Mastocytomas are primary skin tumors but develop in the gastrointestinal tract in rare cases. The upper parts of the digestive system are frequently affected. GI mast cell tumors thicken the intestinal wall, cause lumen narrowing, and have a poor prognosis. 

How does gastrointestinal cancer develop in dogs?

Gastrointestinal cancer develops in dogs gradually over several weeks or months. The average age of onset is between six and nine years. 

The cancer starts manifesting with vomiting. Telltale digestive upset signs unravel as the issue progresses. Gastrointestinal cancer usually advances by the time it is diagnosed.

How common is gastrointestinal cancer in dogs?

Gastrointestinal cancer in dogs is rare. "Overall, digestive tract tumors are uncommon in dogs and cats, comprising approximately 2% of cancers in pets," reports an article “Intestinal Tumors” published by VCA Hospitals. 

The top three gastrointestinal cancers are adenocarcinoma, lymphoma, and leiomyosarcoma. Adenocarcinomas are most common in the stomach and large intestine, while leiomyosarcoma is found in the small intestine. Lymphoma develops anywhere in the GI tract.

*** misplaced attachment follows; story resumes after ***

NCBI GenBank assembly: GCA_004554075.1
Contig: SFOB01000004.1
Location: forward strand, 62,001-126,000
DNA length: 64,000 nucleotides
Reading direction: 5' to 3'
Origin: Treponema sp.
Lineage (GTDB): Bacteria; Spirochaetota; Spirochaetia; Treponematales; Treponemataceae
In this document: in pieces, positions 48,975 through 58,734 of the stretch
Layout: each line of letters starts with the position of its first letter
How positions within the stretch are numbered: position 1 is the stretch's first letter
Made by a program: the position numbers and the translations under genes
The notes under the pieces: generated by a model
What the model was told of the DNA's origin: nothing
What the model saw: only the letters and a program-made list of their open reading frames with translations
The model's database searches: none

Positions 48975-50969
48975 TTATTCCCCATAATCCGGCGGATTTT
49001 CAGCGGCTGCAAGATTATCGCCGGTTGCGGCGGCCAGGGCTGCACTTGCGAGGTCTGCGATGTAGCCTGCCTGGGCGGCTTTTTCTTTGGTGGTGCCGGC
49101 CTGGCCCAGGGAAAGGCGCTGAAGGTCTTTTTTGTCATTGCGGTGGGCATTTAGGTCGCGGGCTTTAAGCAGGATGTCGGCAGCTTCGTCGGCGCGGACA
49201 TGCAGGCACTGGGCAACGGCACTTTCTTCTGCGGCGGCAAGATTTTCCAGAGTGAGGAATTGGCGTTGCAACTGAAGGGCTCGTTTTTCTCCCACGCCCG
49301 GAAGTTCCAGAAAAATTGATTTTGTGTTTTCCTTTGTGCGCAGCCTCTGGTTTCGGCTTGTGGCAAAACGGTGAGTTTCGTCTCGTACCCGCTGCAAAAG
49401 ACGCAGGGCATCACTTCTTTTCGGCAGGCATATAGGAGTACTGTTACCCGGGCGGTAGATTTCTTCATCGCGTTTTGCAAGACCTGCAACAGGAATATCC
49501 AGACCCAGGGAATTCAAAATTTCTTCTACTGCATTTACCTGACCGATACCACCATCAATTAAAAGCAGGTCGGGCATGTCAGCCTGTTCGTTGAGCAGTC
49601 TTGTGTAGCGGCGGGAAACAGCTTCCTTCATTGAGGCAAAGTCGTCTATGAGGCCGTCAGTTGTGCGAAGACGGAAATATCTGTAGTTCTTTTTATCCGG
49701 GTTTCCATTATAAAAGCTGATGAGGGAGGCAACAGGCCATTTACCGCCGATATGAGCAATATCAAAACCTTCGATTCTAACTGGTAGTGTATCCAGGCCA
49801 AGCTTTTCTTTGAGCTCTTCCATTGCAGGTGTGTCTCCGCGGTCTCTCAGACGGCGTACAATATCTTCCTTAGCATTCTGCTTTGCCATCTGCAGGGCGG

Gastrointestinal cancer is rare in puppies and cats. Lymphoma of the small intestine is the most frequent feline GI cancer. 

Which breeds are more prone to developing gastrointestinal cancer?

The breeds more prone to developing gastrointestinal cancer are listed below. 

  • German Shepherds: German Shepherds are overrepresented in digestive tract cancer studies and are prone to various types of gastrointestinal tumors. 
  • Rough Collies: Rough Collie members are at a higher-than-average risk of developing different forms of gastrointestinal cancer. 

What does gastrointestinal cancer in dogs look like?

Gastrointestinal cancer in dogs looks like persistent vomiting, diarrhea, weight loss, decreased appetite, and abdominal pain or swelling. Signs include visible blood in vomit or stool and a noticeable abdominal mass.

How do the type and stage of cancer affect the prognosis?

The type and stage of cancer affect the prognosis by determining the course of the condition. The GI tract cancer type determines whether it is benign or malignant. 

The staging evaluates the advancement of malignant tumors. Dog cancer is classified into four stages, from I to IV. Staging is determined based on the tumor location, size, lymph node involvement, and spreading to distant body parts or metastasis.